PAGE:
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New Diagnosis System for Cardiovascular Disease Developed
Professor Park Hyun Kyu of the department of Biological-Chemical Engineering developed a new diagnosis system for diagnosing cardiovascular diseases using E.coli to test the homocysteine concentration in the blood. The research team used the genetic recombination process to produce two different biologically illuminant nutrition cultures and compared the growth rate of the homocysteine between the two cultures by comparing the degree of luminescence. The technology can allow the simultaneous analysis of blood samples en masse and is also economical and thus is being regarded as a major step forward in the field of homocysteine concentration analysis which is a rapidly growing field. The conventional method used high performance liquid chromatography which took a long time to complete and was costly to run. The advantage of the newly developed system is that it gets rid of costly steps as it only needs to grow E.coli and measure the luminescence of the naturally occurring illuminant. The research was published as the cover paper of the April edition of ‘Analytical Chemistry’.
Low Cost and Simple Gene Analysis Technology Developed
Professor Park Hyun Kyu of the Department of Biology and Chemical Engineering has developed a ‘real time CPR’ using Methylene Blue (nucleic acid bonding molecule with Electro-Chemical property). The current gene analysis being used in the field is the real time PCR (Polymerase Chain Reaction) which takes advantage of the luminescent property of the gene and therefore requires expensive machines and chemicals to run. By contrast, the electro-chemical method is easy to use and low cost and, most importantly, it allows the machine to become small and portable. Professor Park’s research team used the decrease in the electro-chemical signal when the Methylene Blue reacts with nucleic acid and applied this to PCR which allowed for the real time analysis of the nucleic acid amplification process. With the result of the experiment as the basis, the team was able to perform a trial with Chlamydia trachomatis, a pathogen that causes sexually transmitted disease. The result showed that the electro-chemical method showed the same performance level as the real time PCR, which proved that the technology can be applied to diagnosing various diseases and gene research.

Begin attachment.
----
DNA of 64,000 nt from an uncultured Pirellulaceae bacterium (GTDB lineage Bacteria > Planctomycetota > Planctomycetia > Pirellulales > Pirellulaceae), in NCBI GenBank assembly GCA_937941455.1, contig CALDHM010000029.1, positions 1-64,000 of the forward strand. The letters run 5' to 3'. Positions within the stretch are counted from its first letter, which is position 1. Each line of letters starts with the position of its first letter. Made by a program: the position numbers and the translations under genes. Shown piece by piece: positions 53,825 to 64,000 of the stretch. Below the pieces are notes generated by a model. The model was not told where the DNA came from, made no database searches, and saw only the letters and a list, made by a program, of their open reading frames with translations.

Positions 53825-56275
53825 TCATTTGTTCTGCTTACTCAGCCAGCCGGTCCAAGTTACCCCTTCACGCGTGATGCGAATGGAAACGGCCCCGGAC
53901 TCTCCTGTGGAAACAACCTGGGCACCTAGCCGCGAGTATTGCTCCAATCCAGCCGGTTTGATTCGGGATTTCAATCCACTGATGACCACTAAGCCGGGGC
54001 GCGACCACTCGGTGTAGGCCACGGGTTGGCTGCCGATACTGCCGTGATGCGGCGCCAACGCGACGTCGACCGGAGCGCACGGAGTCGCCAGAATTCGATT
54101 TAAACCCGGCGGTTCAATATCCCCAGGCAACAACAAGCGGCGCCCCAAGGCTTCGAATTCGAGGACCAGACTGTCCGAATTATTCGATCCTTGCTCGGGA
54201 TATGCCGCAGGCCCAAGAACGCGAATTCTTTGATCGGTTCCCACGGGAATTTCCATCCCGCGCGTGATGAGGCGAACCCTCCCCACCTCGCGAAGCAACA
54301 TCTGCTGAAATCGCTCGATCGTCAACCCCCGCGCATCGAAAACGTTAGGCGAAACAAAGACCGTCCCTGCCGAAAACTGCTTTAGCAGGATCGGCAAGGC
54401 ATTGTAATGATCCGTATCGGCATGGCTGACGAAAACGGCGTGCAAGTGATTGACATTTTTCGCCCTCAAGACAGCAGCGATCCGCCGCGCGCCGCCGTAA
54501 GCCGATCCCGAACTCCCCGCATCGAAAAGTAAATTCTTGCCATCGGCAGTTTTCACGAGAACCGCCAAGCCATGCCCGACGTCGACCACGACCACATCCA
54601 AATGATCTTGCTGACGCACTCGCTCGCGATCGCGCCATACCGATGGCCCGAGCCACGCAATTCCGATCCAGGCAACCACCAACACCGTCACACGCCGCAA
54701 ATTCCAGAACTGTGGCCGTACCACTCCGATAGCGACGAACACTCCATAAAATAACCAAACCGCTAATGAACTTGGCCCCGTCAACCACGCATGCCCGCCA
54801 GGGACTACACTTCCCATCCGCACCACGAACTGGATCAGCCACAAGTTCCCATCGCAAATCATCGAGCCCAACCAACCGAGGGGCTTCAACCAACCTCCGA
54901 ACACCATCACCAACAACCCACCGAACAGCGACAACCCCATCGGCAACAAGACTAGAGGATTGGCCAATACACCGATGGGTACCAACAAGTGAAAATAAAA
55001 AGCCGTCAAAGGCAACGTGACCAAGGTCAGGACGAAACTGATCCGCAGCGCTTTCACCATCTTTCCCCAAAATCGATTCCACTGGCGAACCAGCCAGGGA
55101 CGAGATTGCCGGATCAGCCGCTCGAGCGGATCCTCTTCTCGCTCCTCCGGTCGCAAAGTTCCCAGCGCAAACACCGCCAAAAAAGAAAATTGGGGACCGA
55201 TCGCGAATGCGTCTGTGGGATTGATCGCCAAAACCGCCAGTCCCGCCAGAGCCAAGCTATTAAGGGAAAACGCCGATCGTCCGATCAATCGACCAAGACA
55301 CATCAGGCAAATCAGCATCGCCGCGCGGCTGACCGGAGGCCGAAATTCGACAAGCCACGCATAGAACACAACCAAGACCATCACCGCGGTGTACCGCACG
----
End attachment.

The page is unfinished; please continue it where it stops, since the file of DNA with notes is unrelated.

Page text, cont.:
Explanation for the polymerized nucleic acid enzyme's abnormal activation found
KAIST’s Professor Park Hyun Kyu of the Department of Bio Chemical Engineering revealed on the 23rd of December 2010 that his team had successfully developed the technology that uses the metal ions to control the abnormal activation of nucleic acids’ enzymes and using this, created a logic gate, which is a core technology in the field of future bio electrons. The polymerized nucleic acid enzyme works to increase the synthesis of DNA and kicks into action only when the target DNA and primers form complimentary pairs (A and T, C and G). Professor Park broke the common conception and found that it is possible for none complimentary pairs like T-T and C-C to initiate the activation of the enzyme and thus increase the nucleic acid production, given that there are certain metal ions present. What Professor Park realized is that the enzymes mistake the uncomplimentary T-T and C-C pairs (with stabilized structures due to the bonding with mercury and silver ions) as being complimentary base pairs. Professor Park described this phenomenon as the “illusionary polymerase activity.” The research team developed a logic gate based on the “illusionary polymerase activity’ phenomenon.” The logic gate paves the way to the development of future bio electron needed for bio computers and high performance memories. Professor Park commented, “The research is an advancement of the previous research carried on about metal ions and nucleic acid synthesis. Our research is the first attempt at merging the concepts of the two previously separately carried out researches and can be adapted for testing presence of metal ions and development of a new single nucleotide polymorphic gene analysis technology.” Professor Park added that, “Our research is a great stride in the field of nano scale electron element research as the results made possible the formation of accurate logic gates through relatively cost efficient and simple system designs.” On a side note, the research was funded by Korea Research Foundation (Chairman: Park Chan Mo) and was selected as the cover paper for the December issue of ‘Angewandte Chemie International Edition’.
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